your key to beauty


Emollients are used in cosmetic products to form a protective waterproof layer of oil or wax on the skin preventing the evaporation of water from the skin’s surface. Emollients don’t provide additional moisture, they merely prevent it from escaping. 


Synthetic emollients are often produced under energy-intensive conditions at high temperatures, which destroys nutrients, antioxidants and essential fatty acids present in the vegetable oil-derived substances used and may leave the ingredients contaminated with petrochemicals or metal catalyst residues. Synthetic emollients can clog pores and cause skin irritation, contact allergies, blocked hair follicles, and rashes. Excessive use of facial moisturisers containing synthetic emollients can worsen acne or cause an unpleasant rash known as perioral dermatitis, which is characterized by small red lumpy spots around the mouth. Synthetic emollients include many vegetable oil and petrochemical derived ingredients such as:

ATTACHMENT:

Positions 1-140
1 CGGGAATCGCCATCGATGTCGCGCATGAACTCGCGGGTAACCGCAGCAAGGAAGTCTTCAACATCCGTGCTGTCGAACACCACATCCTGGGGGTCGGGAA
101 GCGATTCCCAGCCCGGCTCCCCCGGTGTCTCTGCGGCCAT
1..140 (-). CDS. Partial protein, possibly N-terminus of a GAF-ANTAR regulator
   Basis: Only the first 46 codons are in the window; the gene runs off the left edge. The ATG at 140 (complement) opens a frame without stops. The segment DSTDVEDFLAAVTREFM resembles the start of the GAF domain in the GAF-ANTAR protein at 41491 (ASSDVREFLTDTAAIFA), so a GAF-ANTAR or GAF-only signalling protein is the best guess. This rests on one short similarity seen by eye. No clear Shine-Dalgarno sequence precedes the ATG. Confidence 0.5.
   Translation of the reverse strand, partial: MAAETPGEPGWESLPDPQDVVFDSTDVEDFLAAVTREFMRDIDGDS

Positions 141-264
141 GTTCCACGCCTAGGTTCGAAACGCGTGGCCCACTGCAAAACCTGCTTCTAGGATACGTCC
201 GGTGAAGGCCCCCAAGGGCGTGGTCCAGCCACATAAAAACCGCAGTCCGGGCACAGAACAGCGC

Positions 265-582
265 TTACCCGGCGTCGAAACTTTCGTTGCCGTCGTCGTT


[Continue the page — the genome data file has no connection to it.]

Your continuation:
Butylene glycol  |  Capric/Caprylic triglyceride  |  Ceteareth-20  |  Cetearyl alcohol  |  Cetyl alcohol  |  Coconut fatty acids  |  Silicones (cyclomethicone, dimethicone, cyclopentasiloxane )  |  Emulsifying wax  |  Petroleum jelly  |  Fatty acids  |  Glyceryl stearate   |  Hydrogenated oils  |  Mineral oil  |  Octyl palmitate  |  Paraffin  |  Squalene  |  Stearic acid  |  and others…

Natural emollients such as certified organic and cold-pressed almond oil, jojoba oil, hazelnut oil, avocado oil, safflower oil, wheat germ oil, apricot kernel oil, and natural waxes such as unrefined beeswax, shea butter and cocoa butter are a preferable alternative as they do not restrict the skin’s respiration in the same way as synthetic emollients and do not contain residues of toxic metal catalysts or petrochemicals.